15:00-15:50 - Contract Based Programming in Ada 2012 by Jacob Sparre Andersen - JSA Research & Innovation
A tutorial on how to use the Ada 2012 features for specifying detailed, checked contracts for types and subprograms -- "classes, functions and methods" if you aren't an Ada programmer already.
Contracts document constraints on how types and subprograms behave, but unlike comments they are checked -- either by when the program is compiled or on-the-fly as the program is running. Ada 2012 contract aspects will be presented together with a set of guidelines for using contract aspects consistently. The tutorial will conclude with a live test of the guidelines on some example source text.
16:00-16:25 - Formal Verification with Ada 2012: a Very Simple Case Study by Didier Willame - Argonauts-IT
After a quick reminder of the Hoare Logic and the approach for designing software by contracts, the tool suite developed by AdaCore for formal verifications is presented. To make the concepts easily understood, a little program simulating a sandpile is used.
16:30-16:55 - Speedup and Quality Up with Ada Tasking (Solving polynomial systems faster and better on multicore computers with PHCpack) by Jan Verschelde - University of Illinois at Chicago
Writing parallel versions for shared memory multicore computers with Ada tasks requires minimal modifications of the original source code. For pleasingly parallel computations we experienced almost optimal speedups. If we can afford to spend the same amount of time as one core, then we can ask how much better (e.g.: how much more accurate) we can solve a problem with p cores. This leads to the notion to "quality up". Similar to speedup factors, we can compute "quality up" factors.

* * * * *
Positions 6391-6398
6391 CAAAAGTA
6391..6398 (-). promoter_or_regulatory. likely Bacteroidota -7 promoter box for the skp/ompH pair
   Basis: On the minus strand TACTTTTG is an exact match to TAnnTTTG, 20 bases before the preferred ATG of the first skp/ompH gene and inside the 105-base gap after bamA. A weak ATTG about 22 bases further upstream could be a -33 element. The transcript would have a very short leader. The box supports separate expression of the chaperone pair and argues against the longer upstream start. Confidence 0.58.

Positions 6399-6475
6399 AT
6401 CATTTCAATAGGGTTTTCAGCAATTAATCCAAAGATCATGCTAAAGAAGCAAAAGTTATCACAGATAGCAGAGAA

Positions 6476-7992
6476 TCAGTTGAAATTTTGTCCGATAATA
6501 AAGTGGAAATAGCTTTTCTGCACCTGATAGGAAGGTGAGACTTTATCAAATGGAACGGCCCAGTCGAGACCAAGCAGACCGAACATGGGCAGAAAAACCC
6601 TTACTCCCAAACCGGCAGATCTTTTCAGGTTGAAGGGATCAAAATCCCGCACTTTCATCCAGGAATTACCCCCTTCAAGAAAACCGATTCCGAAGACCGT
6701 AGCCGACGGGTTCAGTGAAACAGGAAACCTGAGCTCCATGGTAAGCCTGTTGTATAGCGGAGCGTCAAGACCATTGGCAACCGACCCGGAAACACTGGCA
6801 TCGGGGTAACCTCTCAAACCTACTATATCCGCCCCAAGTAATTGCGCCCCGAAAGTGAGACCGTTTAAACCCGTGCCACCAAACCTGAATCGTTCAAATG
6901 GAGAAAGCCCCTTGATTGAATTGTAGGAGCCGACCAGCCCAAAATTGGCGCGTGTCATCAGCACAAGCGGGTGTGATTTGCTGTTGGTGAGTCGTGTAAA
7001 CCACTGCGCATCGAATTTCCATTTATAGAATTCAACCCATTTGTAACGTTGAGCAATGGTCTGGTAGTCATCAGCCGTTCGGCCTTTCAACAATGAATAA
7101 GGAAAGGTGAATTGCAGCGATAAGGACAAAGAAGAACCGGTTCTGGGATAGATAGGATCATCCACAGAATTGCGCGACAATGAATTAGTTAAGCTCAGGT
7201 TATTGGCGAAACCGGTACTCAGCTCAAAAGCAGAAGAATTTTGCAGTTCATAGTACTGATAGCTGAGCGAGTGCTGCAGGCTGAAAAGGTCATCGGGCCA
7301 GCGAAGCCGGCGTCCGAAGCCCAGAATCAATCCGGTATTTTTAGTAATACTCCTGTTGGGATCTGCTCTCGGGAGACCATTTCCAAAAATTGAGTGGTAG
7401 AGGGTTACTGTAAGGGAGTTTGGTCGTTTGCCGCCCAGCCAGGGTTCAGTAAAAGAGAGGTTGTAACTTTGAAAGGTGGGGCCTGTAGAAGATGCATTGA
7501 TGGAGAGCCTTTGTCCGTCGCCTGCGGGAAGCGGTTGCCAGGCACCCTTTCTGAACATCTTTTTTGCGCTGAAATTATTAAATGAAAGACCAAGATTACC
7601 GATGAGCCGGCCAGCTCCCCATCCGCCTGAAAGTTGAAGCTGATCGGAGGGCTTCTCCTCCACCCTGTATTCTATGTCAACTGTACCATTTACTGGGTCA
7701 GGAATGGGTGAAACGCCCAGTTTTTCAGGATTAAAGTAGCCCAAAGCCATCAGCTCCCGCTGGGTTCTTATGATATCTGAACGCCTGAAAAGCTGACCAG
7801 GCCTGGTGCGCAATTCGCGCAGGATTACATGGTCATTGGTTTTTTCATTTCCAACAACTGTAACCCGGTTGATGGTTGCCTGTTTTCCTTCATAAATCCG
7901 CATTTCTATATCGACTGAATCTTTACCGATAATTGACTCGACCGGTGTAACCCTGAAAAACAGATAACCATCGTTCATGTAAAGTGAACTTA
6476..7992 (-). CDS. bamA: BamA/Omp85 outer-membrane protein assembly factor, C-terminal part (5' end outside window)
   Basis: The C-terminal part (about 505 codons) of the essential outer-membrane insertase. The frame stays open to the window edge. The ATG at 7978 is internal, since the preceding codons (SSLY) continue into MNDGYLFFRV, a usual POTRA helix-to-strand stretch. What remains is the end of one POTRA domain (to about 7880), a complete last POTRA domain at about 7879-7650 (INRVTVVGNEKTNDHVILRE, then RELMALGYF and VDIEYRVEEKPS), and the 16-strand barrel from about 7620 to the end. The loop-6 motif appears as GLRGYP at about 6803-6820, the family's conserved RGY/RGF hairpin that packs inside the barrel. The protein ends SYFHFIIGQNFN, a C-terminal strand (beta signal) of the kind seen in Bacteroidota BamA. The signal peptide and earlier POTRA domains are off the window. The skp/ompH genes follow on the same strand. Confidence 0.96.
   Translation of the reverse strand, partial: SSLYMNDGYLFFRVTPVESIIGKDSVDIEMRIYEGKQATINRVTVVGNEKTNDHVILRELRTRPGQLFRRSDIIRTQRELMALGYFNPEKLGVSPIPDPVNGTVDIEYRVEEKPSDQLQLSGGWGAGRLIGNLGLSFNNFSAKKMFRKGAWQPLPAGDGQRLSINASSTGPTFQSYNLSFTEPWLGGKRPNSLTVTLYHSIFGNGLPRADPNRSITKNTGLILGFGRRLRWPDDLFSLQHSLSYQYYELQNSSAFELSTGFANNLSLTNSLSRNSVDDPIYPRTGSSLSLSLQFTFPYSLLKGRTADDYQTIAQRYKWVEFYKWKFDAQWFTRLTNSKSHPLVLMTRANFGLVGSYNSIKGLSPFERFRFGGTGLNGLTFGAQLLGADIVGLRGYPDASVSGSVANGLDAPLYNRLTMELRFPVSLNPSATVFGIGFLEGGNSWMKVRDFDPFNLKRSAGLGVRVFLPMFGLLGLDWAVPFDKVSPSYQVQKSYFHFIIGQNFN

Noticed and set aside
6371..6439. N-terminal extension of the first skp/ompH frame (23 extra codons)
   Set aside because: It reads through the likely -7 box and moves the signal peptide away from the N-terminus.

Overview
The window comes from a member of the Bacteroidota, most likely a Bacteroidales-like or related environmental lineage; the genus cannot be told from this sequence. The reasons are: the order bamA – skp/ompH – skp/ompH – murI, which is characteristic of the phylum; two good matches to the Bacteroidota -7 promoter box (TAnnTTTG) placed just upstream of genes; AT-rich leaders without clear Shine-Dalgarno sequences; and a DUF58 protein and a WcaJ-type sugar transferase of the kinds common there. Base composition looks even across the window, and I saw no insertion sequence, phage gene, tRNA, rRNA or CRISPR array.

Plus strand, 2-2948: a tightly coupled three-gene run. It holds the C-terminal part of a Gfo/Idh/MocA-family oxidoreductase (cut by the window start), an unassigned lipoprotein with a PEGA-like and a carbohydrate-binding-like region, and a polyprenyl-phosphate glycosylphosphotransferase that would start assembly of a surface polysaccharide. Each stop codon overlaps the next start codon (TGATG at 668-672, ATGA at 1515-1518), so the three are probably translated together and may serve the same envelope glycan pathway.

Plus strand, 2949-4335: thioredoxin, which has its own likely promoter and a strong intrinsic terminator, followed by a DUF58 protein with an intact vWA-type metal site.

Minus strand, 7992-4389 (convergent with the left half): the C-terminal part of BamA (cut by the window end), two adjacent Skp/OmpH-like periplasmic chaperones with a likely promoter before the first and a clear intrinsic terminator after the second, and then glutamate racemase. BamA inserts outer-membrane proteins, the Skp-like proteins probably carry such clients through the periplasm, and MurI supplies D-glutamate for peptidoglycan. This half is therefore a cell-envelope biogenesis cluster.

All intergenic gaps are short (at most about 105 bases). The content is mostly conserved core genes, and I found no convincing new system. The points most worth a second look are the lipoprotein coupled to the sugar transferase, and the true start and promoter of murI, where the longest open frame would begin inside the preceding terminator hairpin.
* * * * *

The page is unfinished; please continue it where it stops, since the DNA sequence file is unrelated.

In this talk we report on our coding efforts to write multicore versions of the path trackers in PHCpack, a free and open source software package to solve polynomial systems. We started investigating the use of multithreading to compensate for the overhead of double double and quad double arithmetic.
PHCpack is a software package to solve polynomial systems with homotopy continuation methods. The Ada 83 code of version 1.0 was archived as Algorithm 795 by ACM Transactions on Mathematical Software in 1999. Version 2.0 was rewritten using concepts of Ada 95. Multitasking was introduced in version 2.3.45. Its current version 2.3.84 is available on github. PHCpack relies on two external software packages: (1) the QD library of Y. Hida, X.S. Li and D.H. Bailey for double double and quad double floating point arithmetic; and (2) MixedVol by T. Gao, T.Y. Li and M. Wu for a faster mixed volume computation. The advantages of double double arithmetic are its simple memory management (a double double is stored in the same way as a complex number) and its predictable cost overhead (just as complex arithmetic). In joint work with Genady Yoffe, we experienced that on 8 cores may already be sufficient to compensate for the cost overhead caused by double double arithmetic. As computers become more powerful and larger problems lead to more propagation of numerical errors, it may well happen that double double arithmetic replaces common double precision arithmetic.
17:00-17:50 - Safer Web Servers with Ada and AWS by Jean-Pierre Rosen - Adalog
AWS is a framework that allows web servers to be written entirely in Ada. This presentation shows the main principles of AWS, and emphasizes how Ada features can be used to make servers more secure, and immune for example to buffer overrun attacks.
18:00-18:15 - Ada in Fedora Linux by Pavel Zhukov - Fedora Project
This presentation explains and demonstrates how the Fedora Linux distribution can be used for developing in the Ada language, tells about available tools and frameworks.
18:15-18:30 - Ada in Debian Linux by Ludovic Brenta - Debian Project
A short update on the current state of Ada in Debian and the plans for the next stable release which is due early 2015.
18:30-18:45 - Ada in *BSD by John Marino - FreeBSD Project
A short overview of the Ada compilers and packages available on FreeBSD, NetBSD, and DragonFly.
18:45-19:00 - Wrap Up & Future Plans
Informal discussion on ideas and proposals for future events.